I do not know how many FR members are HAM radio operators; so I will throw my opinion "out there" just in case anyone is interested.

A HAM radio is one of the most valuable pieces of equipment for anyone who is serious about preparing for local, regional and/or national emergencies. Since there is volumes upon volumes of information about HAM Radios, and since I am only a Technician (still learning), I will keep my points as basic as possible.

I just have the Technician license; the test was super-easy, it only cost $15.00, there are 35 questions (no morris code), and I took 30 or 40 free online practice exams at hamexam.com.


Local HAM clubs usually have people who proctor the exams and help you study.

A 2 meter radio and antenna will send a receive information to/from hundreds or even thousands of miles away via repeaters. I have two radios which I highly recommend; a hand-held Yaesu VX-7R and a Mobile Kenwood KD700. While at home, the Yaesu is attached to a home-made copper "J" Pole antenna, and I can send and receive messages from Washington State to California via the various repeater groups. My normal repeater is 40 miles away, and I can program my radios to access just about any repeater. My Yaesu also attaches to a short-whip for hand-held, and a magnetic mobile antenna for longer road trips. It goes just about everywhere with me. I can listen to TV, FM, AM, and several different HAM radio bands. There is even a feature for the internet which I haven't dived into yet.  


My KD700 is a dual band rig I have in my truck; it has the high-power capability to send text messages to another HAM radio or email via APRS (http://www.openaprs.net/)  & digi-peaters. I have a computer keyboard in the truck and I type any number of messages. The only down-side is that it is difficult for a non-ham to send messages to a HAM.

HAM radio operators can use a web-based system called "Echolink" and communicate via radio, computer or smart-phones.

Technicians are also allowed to send data on certain HF frequencies; the HF radios are pricey and I am not ready to dive into that yet, but basically speaking, a computer that is properly uploaded with software can send emails, pictures to any place on the planet (without the internet) as long as the antenna-matching process is optimum.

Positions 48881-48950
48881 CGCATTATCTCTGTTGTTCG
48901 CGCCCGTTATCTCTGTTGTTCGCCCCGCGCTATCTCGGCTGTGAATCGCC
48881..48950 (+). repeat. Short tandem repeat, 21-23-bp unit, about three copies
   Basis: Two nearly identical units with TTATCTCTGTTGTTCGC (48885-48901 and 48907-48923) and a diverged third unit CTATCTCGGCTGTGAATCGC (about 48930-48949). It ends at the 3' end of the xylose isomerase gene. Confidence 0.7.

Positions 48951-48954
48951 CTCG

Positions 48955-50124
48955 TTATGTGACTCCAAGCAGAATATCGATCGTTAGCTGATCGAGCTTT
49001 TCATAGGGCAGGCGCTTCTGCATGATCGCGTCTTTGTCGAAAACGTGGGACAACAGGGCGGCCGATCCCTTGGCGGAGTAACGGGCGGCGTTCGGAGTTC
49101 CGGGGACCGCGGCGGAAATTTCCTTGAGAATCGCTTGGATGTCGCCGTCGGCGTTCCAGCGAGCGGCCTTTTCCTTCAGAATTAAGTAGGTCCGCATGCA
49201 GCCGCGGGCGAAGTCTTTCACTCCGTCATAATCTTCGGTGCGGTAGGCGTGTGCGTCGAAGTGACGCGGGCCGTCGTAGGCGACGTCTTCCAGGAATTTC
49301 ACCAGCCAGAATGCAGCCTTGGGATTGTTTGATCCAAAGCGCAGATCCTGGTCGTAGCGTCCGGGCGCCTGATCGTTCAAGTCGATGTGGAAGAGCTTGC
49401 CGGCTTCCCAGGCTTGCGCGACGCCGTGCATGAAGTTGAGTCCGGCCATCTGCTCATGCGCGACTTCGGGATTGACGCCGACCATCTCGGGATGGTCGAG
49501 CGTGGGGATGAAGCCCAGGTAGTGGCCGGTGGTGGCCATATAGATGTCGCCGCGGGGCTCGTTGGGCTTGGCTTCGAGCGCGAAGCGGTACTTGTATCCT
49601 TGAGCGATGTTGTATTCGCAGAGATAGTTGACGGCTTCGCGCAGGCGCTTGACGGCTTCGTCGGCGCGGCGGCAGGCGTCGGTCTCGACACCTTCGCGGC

Non-licensed operators may use a HAM radio during an emergency when no other means of communication are available, and non HAMs can monitor without a license. A lot of HAM operators like to hear themselves talk and thus are a great source of information.

The other good thing about HAM radios is there are no monthly fees, and no universal fees that pay for the Obama phones.

HAM is a great hobby as well, there are volumes of technical information to learn and keep the brain-cells active. I know of a $50.00 HAM radio but I cannot find the link, I will find it and post as a reply ASAP.

I hope this helps anyone who is thinking about having a means to eavesdrop or communicate without the help of phones or the internet.

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First licensed as a novice in 1960.  Amateur Extra Class since 1965 (before any incentive licensing) at age 18.  Yes, I do have an original "W" two-letter call.

....   ..

Nice to meet you.               

Totally cool!

You were first licensed a year before I was born; I'm just a puppy....

This is the low-cost HAM radio I referred to in the OP;


It's not a Yaesu and it's not $300.00 either; I'm thinking about buying 2 or 3 to hand out to family for emergencies.

I am a Ham radio operator as well. Since '93. I just replaced on old ICOM with a new Kenwood 2M (VHF 140.00-170.00 mghz) mobile unit from Kenwood for $150.00. I use it with a power supply for my base. I have a dual band Kenwood in my vehicle. I highly recommend them! Through a repeater I can transmit all across northern Arizona and to Phoenix which is 110 miles away.. If you want more coverage, an HF radio is needed. These radio's will allow you to monitor fire and police also, and weather, and most dual bands will get aircraft freq's also. The license is good for 10 years.

Congrats, Eastslope, an online paper picked up your post after I shared it on twitter. 

http://paper.li/tupelojo/1313899305  Scroll down, about 3/4 of the page.  You will find it under the heading "Technology"





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